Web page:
Advertisement

Home / India / MGNREGA: Central government tight-fisted on rural job wages

MGNREGA: Central government tight-fisted on rural job wages

Social activists say workers would not be able to maintain minimum living standards with the paltry hike under the scheme
The NREGA provides 100 days of unskilled work per family per year in rural areas.
The NREGA provides 100 days of unskilled work per family per year in rural areas.
File photo

Basant Kumar Mohanty   |   New Delhi   |   Published 30.03.22, 03:35 AM

The Centre on Tuesday increased wage rates for states under the Mahatma Gandhi National Rural Employment Guarantee Act (MGNREGA) by five to seven per cent but the revised amounts still fell short of the minimum wages that had been notified by the states for similar unskilled work.

According to the new wage rates notified on Tuesday, Sikkim has the highest daily payout at Rs 333 under the MGNREGA for 2022-23. The amount was Rs 318 in 2021-22.

Advertisement

MGNREGA workers in Madhya Pradesh and Chhattisgarh will receive a daily wage of Rs 204, the lowest among states, up from Rs 193. Workers in Bengal will get Rs 223 for a day’s work, a hike of Rs 10. The amount varies based on difficulty of terrain and working conditions.  

The NREGA provides 100 days of unskilled work per family per year in rural areas. Currently, the scheme gives work to 10 crore people. Demand for work under the national job scheme has increased amid the pandemic that has wrecked the economy and rendered millions jobless.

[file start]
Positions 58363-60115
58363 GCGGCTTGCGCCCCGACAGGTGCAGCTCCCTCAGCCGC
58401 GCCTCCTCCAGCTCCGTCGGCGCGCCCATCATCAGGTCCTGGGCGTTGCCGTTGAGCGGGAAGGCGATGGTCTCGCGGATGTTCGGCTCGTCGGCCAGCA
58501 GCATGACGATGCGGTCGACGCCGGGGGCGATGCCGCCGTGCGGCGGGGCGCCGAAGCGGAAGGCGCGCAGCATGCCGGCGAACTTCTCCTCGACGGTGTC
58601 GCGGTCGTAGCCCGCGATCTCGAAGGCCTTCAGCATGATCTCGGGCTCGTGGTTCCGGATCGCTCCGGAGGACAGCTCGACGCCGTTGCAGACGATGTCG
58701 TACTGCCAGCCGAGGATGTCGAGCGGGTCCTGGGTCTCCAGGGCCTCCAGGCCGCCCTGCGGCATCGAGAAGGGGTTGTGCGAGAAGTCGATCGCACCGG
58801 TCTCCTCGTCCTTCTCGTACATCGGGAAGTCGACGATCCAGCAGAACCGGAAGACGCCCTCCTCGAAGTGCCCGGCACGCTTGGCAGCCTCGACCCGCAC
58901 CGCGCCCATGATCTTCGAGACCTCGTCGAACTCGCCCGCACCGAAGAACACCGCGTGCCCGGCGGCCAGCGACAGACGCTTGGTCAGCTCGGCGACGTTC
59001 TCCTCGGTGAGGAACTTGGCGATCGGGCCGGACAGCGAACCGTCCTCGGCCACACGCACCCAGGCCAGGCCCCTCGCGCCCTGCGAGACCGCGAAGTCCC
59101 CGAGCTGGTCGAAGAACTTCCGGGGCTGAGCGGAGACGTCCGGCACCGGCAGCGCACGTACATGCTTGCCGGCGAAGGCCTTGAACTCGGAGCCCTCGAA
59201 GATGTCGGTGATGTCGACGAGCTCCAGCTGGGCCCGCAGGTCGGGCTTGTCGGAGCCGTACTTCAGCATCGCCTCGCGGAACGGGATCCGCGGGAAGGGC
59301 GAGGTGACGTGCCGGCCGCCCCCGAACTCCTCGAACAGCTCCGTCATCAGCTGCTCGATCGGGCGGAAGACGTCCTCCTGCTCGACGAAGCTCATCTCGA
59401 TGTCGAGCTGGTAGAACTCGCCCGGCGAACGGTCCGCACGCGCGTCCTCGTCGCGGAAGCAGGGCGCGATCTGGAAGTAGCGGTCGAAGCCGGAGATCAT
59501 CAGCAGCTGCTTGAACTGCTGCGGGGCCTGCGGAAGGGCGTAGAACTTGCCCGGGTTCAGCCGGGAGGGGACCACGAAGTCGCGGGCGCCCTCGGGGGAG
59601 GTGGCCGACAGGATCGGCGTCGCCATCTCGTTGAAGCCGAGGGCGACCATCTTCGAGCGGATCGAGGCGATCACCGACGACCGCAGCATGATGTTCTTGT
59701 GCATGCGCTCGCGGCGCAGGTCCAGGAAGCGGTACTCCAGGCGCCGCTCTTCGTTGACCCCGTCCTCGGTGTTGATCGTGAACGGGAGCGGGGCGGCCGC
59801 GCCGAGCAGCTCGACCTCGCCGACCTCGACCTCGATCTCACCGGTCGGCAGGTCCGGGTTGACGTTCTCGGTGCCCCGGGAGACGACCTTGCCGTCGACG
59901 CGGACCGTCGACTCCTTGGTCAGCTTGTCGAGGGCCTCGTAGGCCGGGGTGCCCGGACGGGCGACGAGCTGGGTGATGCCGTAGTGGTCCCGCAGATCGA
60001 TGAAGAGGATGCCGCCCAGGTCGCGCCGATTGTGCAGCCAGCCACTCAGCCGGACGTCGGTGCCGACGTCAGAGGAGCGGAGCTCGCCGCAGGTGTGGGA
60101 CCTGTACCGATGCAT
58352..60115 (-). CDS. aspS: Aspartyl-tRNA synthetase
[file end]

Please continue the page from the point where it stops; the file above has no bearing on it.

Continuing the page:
Social activists criticised the central government for not accepting the demand to set MGNREGA wage rates on a par with the minimum wages paid by the states, mostly for agrarian work.

They said workers would not be able to maintain minimum living standards with the paltry hike under the NREGA.

Nikhil Dey, who works with the Mazdoor Kisan Shakti Sangathan in Rajasthan, said the minimum NREGA wages remaining lower than the states’ payouts amounted to denial of basic standards of living to those opting for the national job scheme.

“The central government continues to deny basic minimum wage to the poor workers. An expert committee under Mahendra Dev had (in 2014) recommended that the MGNREGA rates cannot be lower than the states’ minimum wages for agricultural workers. But the central government is not implementing the report. This is unconstitutional,” Dey said.

According to the

MGNREGA Act, the wage for each state is revised every year on April 1 in keeping with the Consumer Price Index for Agricultural Labour (CPIAL), which factors in inflation based on consumption by farm workers.

The CPIAL gives more weight to food consumption, whose rates largely remain unchanged because of subsidies provided by the government. Therefore, the CPIAL hovers between zero and 7 per cent in states, said an official in the rural development ministry. 

Dey said the states had the right to determine the minimum wage to ensure workers are able to maintain basic standards of life by spending adequately on food, clothes, shelter and health.

An official sought to justify the lower wage rates under the MGNREGA by saying it was a fallback option for workers.

“The idea of the MGNREGA is that workers will demand work when they do not have any other option. The idea is not to attract workers to the MGNREGA,” the official said.



Advertisement
Advertisement
Advertisement
 
 
 
Copyright © 2020 The Telegraph. All rights reserved.